OK, not exactly all the functionality. As a part of the experiment I also wanted to test if it was possible to install the CRM offline components into Outlook 2013. At first I didn’t encounter any issues after clicking the “Go Offline” button for the first time and installing SQL Server 2008 Express on the Windows 8 machine. Going offline appeared to be working as well, with the data synchronization dialog completing without errors, but then the troubles started. Outlook 2013 didn’t seem to grasp the concept that CRM could be operational even without a network connection (the new, handy Airplane mode available in Win8) but rather prompted me to login instead of showing any CRM data. “Ok, I’ll go back online then” I thought, except that I realized there was no way back. Outlook had eaten up the “Go Online” button from the ribbon and didn’t seem to offer me any menu options out of the situation.
I tried a quick registry hack and disable/enable procedures for the client, but then I figured that this was as far as I’d get with my experiment without an uninstall/re-install of the CRM Outlook client. Considering the final bits for Windows 8 would become available in just a couple of weeks, I decided to leave it as it is and return back to the topic once I had an RTM version of the OS.
Were there any other issues along the way? Yes, there was a big one. With my original Windows 8 user profile I was unable to login to any CRM Online organization. Even though I had manually enabled the Windows Identity Foundation (note: in Windows 8 you don’t install the WIF package, instead you just turn on the feature), no credentials I gave to any organization or user were accepted. Instead I always got the following prompt: “Cannot connect to Microsoft Dynamics CRM server because we cannot authenticate your credentials”. The related knowledge base article KB2666080 suggested this could be caused by the Windows Live ID not being verified, but that wasn’t the case here.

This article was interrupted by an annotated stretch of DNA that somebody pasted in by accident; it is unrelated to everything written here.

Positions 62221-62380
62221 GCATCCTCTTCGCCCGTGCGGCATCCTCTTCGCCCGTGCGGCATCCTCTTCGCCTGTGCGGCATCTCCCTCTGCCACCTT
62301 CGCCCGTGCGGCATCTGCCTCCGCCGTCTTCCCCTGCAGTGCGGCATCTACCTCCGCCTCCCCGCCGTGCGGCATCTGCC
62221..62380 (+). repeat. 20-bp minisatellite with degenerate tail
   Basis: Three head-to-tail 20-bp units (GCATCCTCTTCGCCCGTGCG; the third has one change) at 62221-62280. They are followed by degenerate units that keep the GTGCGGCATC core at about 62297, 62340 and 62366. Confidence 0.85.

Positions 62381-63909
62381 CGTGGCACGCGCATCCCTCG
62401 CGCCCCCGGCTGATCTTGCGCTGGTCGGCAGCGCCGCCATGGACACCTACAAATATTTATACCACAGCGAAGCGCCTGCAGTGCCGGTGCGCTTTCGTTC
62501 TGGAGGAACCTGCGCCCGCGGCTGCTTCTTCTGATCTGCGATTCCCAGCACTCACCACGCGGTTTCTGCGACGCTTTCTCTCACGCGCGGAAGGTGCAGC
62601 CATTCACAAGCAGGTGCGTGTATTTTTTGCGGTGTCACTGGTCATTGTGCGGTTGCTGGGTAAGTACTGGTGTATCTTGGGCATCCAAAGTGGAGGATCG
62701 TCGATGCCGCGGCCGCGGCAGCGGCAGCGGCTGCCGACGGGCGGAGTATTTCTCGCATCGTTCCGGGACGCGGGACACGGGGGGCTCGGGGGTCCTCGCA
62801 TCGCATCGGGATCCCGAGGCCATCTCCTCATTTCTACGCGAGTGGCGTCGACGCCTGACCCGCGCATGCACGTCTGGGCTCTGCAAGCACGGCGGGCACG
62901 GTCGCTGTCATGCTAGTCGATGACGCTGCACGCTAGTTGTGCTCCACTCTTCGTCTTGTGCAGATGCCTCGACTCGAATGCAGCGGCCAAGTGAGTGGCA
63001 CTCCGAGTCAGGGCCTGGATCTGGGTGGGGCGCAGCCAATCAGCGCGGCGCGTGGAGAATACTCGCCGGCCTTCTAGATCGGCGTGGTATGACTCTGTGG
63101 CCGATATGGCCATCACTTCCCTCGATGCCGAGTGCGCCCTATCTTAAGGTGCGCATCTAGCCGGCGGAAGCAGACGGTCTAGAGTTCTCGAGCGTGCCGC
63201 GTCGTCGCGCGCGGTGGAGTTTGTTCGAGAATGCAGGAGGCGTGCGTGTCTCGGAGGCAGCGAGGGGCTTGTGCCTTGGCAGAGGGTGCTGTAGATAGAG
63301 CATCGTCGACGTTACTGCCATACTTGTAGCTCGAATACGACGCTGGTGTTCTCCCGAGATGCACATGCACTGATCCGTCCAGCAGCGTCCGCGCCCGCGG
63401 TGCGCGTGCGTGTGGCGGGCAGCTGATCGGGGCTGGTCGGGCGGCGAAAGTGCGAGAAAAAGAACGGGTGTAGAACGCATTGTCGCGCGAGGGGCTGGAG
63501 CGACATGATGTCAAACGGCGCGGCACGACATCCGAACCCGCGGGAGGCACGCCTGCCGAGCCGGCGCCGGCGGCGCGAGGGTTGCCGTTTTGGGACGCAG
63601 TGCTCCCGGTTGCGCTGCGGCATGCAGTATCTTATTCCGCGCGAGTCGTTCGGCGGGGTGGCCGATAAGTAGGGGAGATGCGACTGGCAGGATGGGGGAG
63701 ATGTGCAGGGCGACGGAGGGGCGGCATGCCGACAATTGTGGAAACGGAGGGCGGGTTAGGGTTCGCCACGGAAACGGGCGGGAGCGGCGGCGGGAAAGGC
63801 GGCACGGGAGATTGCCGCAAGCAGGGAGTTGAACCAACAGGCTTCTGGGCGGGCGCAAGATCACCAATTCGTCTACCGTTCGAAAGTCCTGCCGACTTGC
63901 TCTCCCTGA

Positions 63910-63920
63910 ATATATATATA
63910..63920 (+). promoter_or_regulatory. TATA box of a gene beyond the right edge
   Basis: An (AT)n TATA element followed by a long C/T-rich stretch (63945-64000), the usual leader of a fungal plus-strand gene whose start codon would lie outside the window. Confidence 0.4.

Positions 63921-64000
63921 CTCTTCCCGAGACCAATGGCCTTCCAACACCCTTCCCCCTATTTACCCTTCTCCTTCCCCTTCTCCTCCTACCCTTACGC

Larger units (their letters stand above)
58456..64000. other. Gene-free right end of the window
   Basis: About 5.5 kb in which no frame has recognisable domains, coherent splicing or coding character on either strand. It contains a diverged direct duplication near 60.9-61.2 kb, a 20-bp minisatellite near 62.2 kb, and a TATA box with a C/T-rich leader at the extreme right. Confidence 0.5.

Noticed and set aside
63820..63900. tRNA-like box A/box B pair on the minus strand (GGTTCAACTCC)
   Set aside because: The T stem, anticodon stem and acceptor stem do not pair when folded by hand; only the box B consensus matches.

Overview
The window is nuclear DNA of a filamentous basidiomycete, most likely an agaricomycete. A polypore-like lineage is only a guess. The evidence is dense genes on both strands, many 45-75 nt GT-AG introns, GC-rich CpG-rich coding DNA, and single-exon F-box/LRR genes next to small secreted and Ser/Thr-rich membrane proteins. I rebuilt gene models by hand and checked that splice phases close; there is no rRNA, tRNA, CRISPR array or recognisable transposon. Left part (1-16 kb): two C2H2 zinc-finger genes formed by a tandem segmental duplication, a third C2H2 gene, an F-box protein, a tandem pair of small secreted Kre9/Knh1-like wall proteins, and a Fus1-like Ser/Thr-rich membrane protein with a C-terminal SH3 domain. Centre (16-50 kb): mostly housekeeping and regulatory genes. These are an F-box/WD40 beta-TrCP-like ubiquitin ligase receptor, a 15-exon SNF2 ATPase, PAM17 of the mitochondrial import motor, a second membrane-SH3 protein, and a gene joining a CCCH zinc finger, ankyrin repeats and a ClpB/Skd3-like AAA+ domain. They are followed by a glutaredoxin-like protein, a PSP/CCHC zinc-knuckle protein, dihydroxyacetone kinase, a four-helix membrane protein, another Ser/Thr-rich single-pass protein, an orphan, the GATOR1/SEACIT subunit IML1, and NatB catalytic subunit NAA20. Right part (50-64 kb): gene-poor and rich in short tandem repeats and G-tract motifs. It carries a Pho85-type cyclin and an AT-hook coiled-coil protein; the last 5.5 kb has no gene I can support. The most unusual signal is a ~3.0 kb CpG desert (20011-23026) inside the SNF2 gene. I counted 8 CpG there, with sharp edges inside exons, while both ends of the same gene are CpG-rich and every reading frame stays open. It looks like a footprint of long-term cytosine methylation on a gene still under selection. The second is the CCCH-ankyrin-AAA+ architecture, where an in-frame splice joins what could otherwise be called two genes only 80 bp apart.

Eventually I decided to do the following: create a new local user for Windows 8 that was using the same Windows Live ID as the CRM user. Surprise: problem solved! Since starting from Windows 8 most users will be signing in to their PCs (or slates) using a Windows Live ID, nowadays known as the Microsoft account, this appears to be currently messing with the authentication mechanism expected by the CRM Outlook client.
On Windows 8 when you open up Internet Explorer, you are by default logged in to your
WLID Microsoft account, which means the user has direct access to their Hotmail Outlook.com emails, Windows Store and other Microsoft hosted services. It’s how the world already operates when it comes to iOS, Android or Windows Phone devices, so no big shock there. What this means for anyone who needs to work with multiple Windows Live… sorry, Microsoft accounts remains to be seen. If you’re supporting customers in multiple CRM Online environments, you’re already familiar with the agony related to switching between different accounts. While the intention of building a seamless experience for the end user is of course admirable, I hope the admin/developer experience won’t degrade further as a result of pursuing this goal.
In a corporate environment you’d login to your Windows 8 PC with a domain account instead of a Microsoft account, but there’s the option to connect a Microsoft account to you domain account (unless a group policy is blocking this). Although on Outlook.com (the webmail previously known as Hotmail) you can choose to manage linked accounts and access several inboxes across different identities, this doesn’t appear to affect any authentication related services, so linking more than one Microsoft account onto a domain account doesn’t seem to be possible.
Now that new CRM Online organizations are created by signing in with Microsoft Online Services accounts instead of WLID, it’s good to note that a MOP account on Office 365 is not the same as a Microsoft account. However, you can create a new Microsoft account using your MOP account’s email address, but then you don’t get a new Outlook.com email address. Also, it looks like this doesn’t help in getting past the CRM Outlook client authentication issue, even if you’d sign in to your Windows 8 PC with a firstname.lastname@example.org type of an address. So, some more work is still needed on the authentication front to make all the latest desktop software and cloud services from Microsoft play nice with each other. I’ve read that with an on-premises Dynamics CRM server connecting with Outlook 2013 is already working today with the preview releases, so don’t let this put you off from getting your hands dirty on the Office 2013 preview.
Update 2013-01-13: I’ve written a part 2 of the article where I test configuring Microsoft Dynamics CRM 2011 UR11 organizations to connect with the RTM versions of Windows 8 and Outlook 2013. Read it here.